Monday, October 06, 2008
Great Big Run
I collected my schoolfriend from the station at 5.15pm on Saturday and we immediately went into our usual routine. We lined up the Nurofen Plus, loo roll, jelly beans, Lucozade tablets, Lucozade carb gel, Lucozade Sport, change for the bus, thermos flasks, numbers and safety pins, ankle chips, change of clothes and baby wipes plus lipstick for me; there's nothing like an unmade-up purple face in the hideous pictures, taken without knowledge by the professionals, to make you feel like re-mortgaging.
This year we were both inexplicably nervous, perhaps because we'd missed last year and I was worried about my knee and not doing enough training. I'd also been suffering from a psychosomatic cold all week which had panicked me into imagining a total, fatal collapse on the side of the road, breathing my rancid last into the face of a poor St John's ambulance volunteer.
Lurch cooked the boys supper and schoolfriend and I ate huge amounts of vegetable lasagne. I had excelled myself during the week in the carb loading department; coffee and cakes in every local tea shop and mountains of pasta and had denied myself wine for two weeks, apart from a couple of blips when things really got too much. I had worn my tracksuit non-stop at home to get myself in the mood, even Lurch noticed and remarked 'there's a whiff of the Vicky Pollards about you these days'. My preparation could not have been more keen. Off to bed at 10pm, awake in a cold sweat at 2pm, 4pm and then up at 5.15 ready for the trip to Newcastle.
The Great North Run is such a moving and inspirational race. It was chilly but bright as SF and I arrived at the starting line with the 52,000 other runners and we both started blubbing at the radio interviews with fundraisers. We also chatted to lots of people and were totally impressed with a 65 year old woman with an 18 year old's figure. She had only started running at 53 after a school reunion where she saw some little old ladies and realised they were her classmates, her best time was under two hours, she was brilliant fun. Schoolfriend and I are hugely competitive and she was confident. We have an agreement to start together but run apart. We were off, with a big high five from Chris Hoy - funnily enough I didn't notice Tony Blair or anybody else at the start.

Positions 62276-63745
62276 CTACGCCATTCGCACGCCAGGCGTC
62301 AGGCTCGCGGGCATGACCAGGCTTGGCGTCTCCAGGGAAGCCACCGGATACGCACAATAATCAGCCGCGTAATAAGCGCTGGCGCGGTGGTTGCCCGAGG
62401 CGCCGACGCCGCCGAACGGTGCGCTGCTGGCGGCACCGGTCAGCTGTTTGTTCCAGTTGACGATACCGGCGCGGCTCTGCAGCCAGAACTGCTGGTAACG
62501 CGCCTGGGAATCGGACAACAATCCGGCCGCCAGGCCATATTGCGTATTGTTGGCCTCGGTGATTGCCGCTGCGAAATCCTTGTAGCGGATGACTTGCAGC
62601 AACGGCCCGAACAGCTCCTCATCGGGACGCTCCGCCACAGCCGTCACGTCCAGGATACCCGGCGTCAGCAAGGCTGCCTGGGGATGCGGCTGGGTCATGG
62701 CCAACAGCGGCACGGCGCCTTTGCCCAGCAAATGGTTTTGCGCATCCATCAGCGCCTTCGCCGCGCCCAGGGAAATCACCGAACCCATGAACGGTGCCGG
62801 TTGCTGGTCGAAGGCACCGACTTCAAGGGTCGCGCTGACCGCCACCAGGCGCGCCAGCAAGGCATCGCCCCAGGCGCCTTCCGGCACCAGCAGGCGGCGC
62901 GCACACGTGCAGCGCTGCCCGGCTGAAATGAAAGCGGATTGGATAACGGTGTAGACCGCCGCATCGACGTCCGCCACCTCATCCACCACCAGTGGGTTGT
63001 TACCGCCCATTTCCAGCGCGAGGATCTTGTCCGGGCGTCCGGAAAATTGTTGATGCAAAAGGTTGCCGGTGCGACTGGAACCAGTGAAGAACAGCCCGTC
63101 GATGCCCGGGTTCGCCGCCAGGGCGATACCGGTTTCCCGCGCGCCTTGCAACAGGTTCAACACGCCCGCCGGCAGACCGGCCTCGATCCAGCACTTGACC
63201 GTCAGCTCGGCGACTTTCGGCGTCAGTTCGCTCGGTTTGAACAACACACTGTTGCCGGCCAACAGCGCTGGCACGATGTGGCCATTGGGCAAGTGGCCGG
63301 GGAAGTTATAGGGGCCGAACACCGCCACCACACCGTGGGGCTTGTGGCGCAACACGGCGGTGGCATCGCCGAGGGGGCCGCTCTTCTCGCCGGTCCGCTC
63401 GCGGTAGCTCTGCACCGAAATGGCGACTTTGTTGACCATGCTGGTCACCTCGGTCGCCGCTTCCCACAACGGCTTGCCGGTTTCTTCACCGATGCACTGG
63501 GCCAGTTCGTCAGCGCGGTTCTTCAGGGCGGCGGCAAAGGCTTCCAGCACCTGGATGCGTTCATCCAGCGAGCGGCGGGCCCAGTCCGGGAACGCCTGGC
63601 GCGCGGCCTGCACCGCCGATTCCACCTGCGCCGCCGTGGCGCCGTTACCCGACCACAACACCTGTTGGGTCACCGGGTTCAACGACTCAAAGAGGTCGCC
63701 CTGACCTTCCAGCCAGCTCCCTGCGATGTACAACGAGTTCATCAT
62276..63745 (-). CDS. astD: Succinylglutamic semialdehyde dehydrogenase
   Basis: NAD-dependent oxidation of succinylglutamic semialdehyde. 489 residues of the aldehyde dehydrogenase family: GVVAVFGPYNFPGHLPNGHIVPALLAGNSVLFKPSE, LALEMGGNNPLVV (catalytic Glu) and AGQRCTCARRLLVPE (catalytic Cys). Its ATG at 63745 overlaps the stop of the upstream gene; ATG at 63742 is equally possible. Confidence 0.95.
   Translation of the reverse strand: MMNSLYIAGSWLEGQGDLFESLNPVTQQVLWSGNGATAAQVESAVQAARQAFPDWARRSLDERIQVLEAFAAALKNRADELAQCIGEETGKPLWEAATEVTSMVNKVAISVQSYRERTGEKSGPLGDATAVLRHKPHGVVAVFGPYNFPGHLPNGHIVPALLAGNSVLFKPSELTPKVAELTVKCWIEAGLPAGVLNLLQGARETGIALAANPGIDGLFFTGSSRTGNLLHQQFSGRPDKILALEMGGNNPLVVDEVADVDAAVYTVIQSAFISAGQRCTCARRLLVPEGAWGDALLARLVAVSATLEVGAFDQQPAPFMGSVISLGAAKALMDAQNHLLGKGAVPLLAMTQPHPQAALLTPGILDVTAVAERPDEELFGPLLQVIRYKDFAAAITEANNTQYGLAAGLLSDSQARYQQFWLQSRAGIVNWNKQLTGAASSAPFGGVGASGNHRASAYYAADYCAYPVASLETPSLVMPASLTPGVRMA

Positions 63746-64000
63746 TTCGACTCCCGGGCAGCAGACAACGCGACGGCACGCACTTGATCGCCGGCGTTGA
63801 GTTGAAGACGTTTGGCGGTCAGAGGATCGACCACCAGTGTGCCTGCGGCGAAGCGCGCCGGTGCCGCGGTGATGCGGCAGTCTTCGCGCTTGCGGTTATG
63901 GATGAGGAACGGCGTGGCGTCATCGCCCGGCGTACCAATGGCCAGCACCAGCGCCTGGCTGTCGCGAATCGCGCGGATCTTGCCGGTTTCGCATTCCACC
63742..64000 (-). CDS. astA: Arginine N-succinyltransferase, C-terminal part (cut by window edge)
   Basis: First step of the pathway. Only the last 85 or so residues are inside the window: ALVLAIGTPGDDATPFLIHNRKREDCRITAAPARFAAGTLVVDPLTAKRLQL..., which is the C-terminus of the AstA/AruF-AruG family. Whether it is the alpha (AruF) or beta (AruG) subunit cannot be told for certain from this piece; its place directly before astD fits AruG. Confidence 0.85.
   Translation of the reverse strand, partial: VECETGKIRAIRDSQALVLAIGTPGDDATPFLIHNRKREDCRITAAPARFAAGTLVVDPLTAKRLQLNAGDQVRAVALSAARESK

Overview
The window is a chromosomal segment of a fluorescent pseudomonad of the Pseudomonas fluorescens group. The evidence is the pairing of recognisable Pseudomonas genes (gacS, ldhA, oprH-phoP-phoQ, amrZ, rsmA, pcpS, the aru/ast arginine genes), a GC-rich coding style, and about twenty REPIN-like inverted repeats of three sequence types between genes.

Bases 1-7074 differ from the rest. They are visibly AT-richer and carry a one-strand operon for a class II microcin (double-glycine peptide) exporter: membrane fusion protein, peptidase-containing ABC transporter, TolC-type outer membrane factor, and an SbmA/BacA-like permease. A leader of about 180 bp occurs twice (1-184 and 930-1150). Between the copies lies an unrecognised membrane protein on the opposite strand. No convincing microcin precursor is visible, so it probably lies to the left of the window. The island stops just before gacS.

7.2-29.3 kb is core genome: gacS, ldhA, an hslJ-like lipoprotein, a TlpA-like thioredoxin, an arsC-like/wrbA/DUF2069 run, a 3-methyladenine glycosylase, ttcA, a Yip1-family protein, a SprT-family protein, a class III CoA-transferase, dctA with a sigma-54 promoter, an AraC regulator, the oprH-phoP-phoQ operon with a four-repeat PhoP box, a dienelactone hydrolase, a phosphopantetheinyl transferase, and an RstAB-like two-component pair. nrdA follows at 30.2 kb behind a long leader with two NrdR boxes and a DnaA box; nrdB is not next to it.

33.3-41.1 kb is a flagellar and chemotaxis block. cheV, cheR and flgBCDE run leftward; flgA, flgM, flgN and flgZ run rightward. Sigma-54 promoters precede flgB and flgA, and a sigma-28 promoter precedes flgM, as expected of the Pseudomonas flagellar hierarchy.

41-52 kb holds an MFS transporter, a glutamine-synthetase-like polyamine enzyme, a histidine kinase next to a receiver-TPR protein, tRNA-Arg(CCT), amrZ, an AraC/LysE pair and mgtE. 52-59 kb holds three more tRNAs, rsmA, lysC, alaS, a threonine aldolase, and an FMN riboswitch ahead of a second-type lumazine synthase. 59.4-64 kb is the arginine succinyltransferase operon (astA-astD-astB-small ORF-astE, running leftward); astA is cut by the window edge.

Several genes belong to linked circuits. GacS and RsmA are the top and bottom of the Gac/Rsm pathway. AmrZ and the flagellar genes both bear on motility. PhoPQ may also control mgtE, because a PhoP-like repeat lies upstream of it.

It was a tough race, I'd forgotten the hills again and really struggled at 4 miles, my legs were hurting and I was boiling hot, thankfully the Geordies were out in force, children were squirting runners with water (I think!!) and kind people were handing out ice pops from their homes (don't eat the yellow ones), all gratefully received by me. Several onlookers were smoking tabs and drinking cans of lager and I would have given everything I possessed, even the boys, at one point to trade places but I forced myself to keep going. At 6 miles I started to feel OK and swallowed nearly the whole packet of Lucozade carb tablets. I had also drunk 2 bottles of Lucozade Sport but still took on board a further pouch of Lucozade at one of the stations. The eleven mile hill is normally my worst point but the sugar rush helped me to carry on without walking and suddenly at 12 miles I realised I could probably get a personal best if I just tried to hang on. I swallowed the Lucozade carb gel and gave it my all. 800 metres to go, 400 metres to go, 200 metres to go with the crowds cheering us on along the seafront and I managed to sprint the last bit to achieve a personal best of 2 hours 7 minutes and 24 seconds. Woohoo! But I was nearly sick at the finish line due to Luco-nausea, tablets, gel and isotonic drink combining to create a near volcanic effect in my stomach. Yuck! Will not be touching that stuff for some time, however I'm grateful for its help.
Met Schoolfriend at the family bit, trying not to gloat, she didn't know her time but her daughter texted her to say she had done it in 2 hours 6 minutes and 42 seconds!!! Pipped at the post by 42 seconds!! 2 all now. Still, we were both thrilled with the result. Got home, happy, sore and tired, had a lovely hot bath with a glass of champagne and fell asleep at 9.00pm.
I would like to say a big thank you and a big congratulations to everybody who did it and made it such a brilliant race. Cheers!